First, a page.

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How to cut angled corners

When making picture frames, installing cornice or crown moulding, fitting skirting, dado or chair rails, you need to be able to cut angled corners for a professional finish. There are various methods of doing this.

Compound mitre joint
For compound mitre joints, such as those used for fitting cornice, crown moulding or skirting, you need to cut two angles - one at 45-degrees on the face of the board, and one at a 45-degree angle to the back. To do this you can use a compound mitre saw, jigsaw with adjustable base plate, or a mitre box and backsaw.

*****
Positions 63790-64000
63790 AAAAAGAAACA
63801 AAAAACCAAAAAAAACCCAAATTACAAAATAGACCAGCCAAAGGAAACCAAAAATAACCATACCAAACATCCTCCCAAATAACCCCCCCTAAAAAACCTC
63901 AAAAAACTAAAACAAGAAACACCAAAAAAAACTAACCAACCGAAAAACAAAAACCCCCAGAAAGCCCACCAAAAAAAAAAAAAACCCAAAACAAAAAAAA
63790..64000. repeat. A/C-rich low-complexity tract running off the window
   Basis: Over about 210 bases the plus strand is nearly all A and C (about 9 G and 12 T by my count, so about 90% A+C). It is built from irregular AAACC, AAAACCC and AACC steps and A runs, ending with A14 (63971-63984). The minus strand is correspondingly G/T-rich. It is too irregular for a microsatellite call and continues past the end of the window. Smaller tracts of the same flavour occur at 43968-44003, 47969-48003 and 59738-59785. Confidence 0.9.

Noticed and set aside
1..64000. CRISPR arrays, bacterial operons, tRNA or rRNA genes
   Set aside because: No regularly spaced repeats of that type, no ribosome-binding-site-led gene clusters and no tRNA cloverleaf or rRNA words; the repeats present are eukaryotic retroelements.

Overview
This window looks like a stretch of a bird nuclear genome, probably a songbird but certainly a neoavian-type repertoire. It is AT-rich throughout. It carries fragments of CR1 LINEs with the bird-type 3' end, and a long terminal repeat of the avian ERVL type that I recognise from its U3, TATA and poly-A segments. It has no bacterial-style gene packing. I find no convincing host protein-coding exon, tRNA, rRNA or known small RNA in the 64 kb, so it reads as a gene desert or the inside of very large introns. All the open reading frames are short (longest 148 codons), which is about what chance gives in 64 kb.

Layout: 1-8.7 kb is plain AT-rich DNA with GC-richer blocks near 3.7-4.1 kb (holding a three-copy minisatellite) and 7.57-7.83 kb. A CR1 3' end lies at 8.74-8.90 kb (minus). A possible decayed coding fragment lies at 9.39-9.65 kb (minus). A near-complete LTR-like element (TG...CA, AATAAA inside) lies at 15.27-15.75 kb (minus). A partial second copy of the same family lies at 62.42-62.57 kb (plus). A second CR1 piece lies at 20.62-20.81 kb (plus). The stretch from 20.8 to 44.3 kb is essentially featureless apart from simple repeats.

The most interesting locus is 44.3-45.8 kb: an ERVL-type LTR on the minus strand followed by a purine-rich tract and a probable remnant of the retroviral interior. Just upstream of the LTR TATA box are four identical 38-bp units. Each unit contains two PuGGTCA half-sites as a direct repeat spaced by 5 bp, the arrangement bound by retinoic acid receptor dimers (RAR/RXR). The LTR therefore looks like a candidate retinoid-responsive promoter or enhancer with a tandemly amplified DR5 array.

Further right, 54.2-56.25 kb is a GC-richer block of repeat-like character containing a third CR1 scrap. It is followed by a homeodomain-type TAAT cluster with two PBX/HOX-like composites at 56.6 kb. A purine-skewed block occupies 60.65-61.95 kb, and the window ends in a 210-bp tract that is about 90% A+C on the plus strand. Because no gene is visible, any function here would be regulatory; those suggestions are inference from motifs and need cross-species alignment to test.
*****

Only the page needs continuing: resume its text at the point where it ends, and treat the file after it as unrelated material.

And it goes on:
You will find more information here and here on cutting for these types of projects.

Mitre joint
For 45-degree angles on the face, such as those used in making picture frames for mounting moulding or trim onto a flat surface, you will find details here. This joint is done by measuring a 45-degree angle on both ends of a piece of timber and board.

A mitre box and backsaw is quick and easy to use for this type of joint. If you use a mitre saw, everything is done for you. When using a jigsaw you will need a set-square to measure and mark if you are using a jigsaw.


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